UPDATED - Walmart Statement on
Incident at Valley Stream Store
"Tomorrow morning we will release our sales numbers for the month of November. This event is overshadowed by the tragic death of Jdimytai Damour at our Valley Stream, New York store on November 28.
"We consider Mr. Damour part of the Wal-Mart family, and are saddened by his death. We have been in communication with members of his family to do what we can to help them through this difficult time. Our associates know that when incidents like this occur, we take care of our own.
"We will continue to work with local law enforcement officials so that together we can implement even stronger safety measures going forward."
--Hank Mullany, President, Northeast Division, Walmart U.S.
IMAGE SOURCE: Wikimedia Commons/ generic Wal-Mart exterior/ author: Sven
A wrongful death lawsuit will be filed in the death of a temporary guard who was killed in a Wal-Mart stampede on Black Friday.
The three sisters and brother of Jdimytai Damour have hired the law firm of Hecht, Kleeger, Pintel and Damashek, of New York City.
"We’re going to be suing Wal-Mart as well as the owner of the mall, the security company, and we’re contemplating an action against the police and the county of Nassau, although we’re waiting to see what our investigation fleshes out about their involvement," Jordan Hecht told Fox News.
Damour, 34, a 6-foot 5-inch, 270-pound temporary worker died Friday morning, one hour after he fell under thousands of shoppers eager to get into the Valley Stream, Long Island store when the doors opened at 5 a.m.
He had been working there one week and was hired through an employment agency that provides temporary staffing. He had not been trained for any particular assignments. He had no background in security or crowd control, according to the family attorney.
The medical examiner has ruled he died of asphyxiation as hundreds of people among a crowd of about 2,000 stepped over his downed body.
"Literally anyone, those hundreds of people who did make their way into the store, literally had to step over or around him or unfortunately on him to get into the Wal-Mart store," said Nassau County Police Commissioner Lawrence Mulvey to Fox News.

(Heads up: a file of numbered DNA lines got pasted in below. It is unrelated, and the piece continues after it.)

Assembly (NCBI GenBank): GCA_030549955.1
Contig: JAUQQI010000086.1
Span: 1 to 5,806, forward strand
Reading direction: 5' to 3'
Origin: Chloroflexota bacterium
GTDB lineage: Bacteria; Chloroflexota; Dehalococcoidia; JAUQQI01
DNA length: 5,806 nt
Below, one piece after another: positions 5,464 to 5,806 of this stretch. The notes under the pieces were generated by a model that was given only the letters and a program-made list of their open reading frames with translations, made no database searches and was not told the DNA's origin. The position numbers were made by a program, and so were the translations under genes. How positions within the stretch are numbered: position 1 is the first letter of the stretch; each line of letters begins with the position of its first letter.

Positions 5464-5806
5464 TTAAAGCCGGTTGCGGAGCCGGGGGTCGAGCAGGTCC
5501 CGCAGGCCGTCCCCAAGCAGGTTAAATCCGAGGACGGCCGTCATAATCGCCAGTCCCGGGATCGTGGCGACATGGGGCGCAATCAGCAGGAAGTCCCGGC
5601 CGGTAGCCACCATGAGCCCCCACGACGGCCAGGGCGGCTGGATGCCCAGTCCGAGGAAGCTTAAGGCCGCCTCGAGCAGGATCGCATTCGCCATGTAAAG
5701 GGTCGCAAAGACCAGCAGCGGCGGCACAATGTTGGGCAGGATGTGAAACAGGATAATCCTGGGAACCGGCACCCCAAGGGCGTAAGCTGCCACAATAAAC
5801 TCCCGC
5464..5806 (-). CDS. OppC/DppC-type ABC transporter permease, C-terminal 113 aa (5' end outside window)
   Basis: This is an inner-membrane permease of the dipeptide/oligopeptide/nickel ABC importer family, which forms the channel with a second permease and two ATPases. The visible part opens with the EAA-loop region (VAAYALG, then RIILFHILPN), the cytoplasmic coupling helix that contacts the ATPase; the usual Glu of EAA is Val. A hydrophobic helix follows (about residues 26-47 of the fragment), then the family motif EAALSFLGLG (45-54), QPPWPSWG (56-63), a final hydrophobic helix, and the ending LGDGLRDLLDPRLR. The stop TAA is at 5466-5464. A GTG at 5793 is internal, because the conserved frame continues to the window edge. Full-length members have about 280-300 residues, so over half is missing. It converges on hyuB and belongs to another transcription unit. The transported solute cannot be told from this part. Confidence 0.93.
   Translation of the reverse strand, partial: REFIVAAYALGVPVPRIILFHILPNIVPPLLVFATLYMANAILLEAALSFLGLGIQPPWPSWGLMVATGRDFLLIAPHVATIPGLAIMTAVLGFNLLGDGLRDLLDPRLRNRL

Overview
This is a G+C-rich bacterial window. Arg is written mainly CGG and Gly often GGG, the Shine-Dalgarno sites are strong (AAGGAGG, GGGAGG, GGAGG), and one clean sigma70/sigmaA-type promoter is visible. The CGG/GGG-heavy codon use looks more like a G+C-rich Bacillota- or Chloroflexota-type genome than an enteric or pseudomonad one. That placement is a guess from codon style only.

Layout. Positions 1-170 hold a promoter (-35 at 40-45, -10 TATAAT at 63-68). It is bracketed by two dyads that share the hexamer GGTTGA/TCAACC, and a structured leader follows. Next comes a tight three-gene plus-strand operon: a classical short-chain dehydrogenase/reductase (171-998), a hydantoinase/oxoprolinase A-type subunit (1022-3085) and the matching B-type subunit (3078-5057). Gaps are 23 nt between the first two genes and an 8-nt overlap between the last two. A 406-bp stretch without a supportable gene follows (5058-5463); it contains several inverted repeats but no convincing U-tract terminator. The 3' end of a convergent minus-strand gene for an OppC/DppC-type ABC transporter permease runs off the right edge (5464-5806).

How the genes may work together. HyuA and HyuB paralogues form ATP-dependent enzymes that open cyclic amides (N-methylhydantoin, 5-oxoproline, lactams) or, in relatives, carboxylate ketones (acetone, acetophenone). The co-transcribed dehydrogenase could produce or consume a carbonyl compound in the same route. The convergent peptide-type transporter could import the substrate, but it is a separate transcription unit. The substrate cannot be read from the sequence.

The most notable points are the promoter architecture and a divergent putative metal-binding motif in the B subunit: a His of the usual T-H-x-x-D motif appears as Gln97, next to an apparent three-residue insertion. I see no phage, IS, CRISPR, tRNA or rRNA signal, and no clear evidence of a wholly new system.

Damour was put at the door with no training largely because of his hulking frame, both police and lawyers conclude.
Nassau County Police are scanning the surveillance tape to try and identify individual shoppers involved.
Hecht says Wal-Mart should have had more security and been better prepared for the crowds responding to advertised sales on Plasma HDTVs and digital cameras. He says Damour’s death was preventable.
"There’s hundreds of other retailers that have done these types of promotions," he said. "Remember when the iPhone first came out? How many hundreds of people were on line there? You got a card, stood in line, single file, no problem. There are many different things available to Wal-Mart, none of which were used."
At least four other people were injured including an 8-month pregnant woman.
United Food and Commercial Workers Union Local 1500, the state of New York's largest grocery worker's union, has called for an investigation, according to CNN, to make sure this doesn’t happen at a Wal-Mart again.
"If the safety of their customers and workers was a top priority, then this never would have happened," said Patrick Purcell, a projects director for the local UFCW. "Wal-Mart must step up to the plate and ensure that all those injured, as well as the family of the deceased, be financially compensated for their injuries and their losses. Their words are weak."
Wal-Mart has made its fortune by offering low wages and few benefits for its workers. It pushes competitors and suppliers to do the same or go out of business.
The group has had only marginal success in organizing Wal-Mart workers in the United States and Canada, citing aggressive anti-union efforts by Wal-Mart.
Earlier this year Wal-Mart took public criticism for suing an employee who was injured in a trucking accident and recovered a small sum. The retailer’s health benefit plan wanted to re-coup some of what it paid out for her care. It later dropped the action.
In September, Wal-Mart was hit with a $185 Million verdict in favor of employees who worked "off the clock." The jury found that the policy violated the workers' rights by causing them to work overtime without receiving overtime pay, in violation of the federal Fair Labor Standards Act, which requires time-and-a-half for hours above 40 per week.
General distain for the retailer is often seen on the Walmartsucks.org Web site. #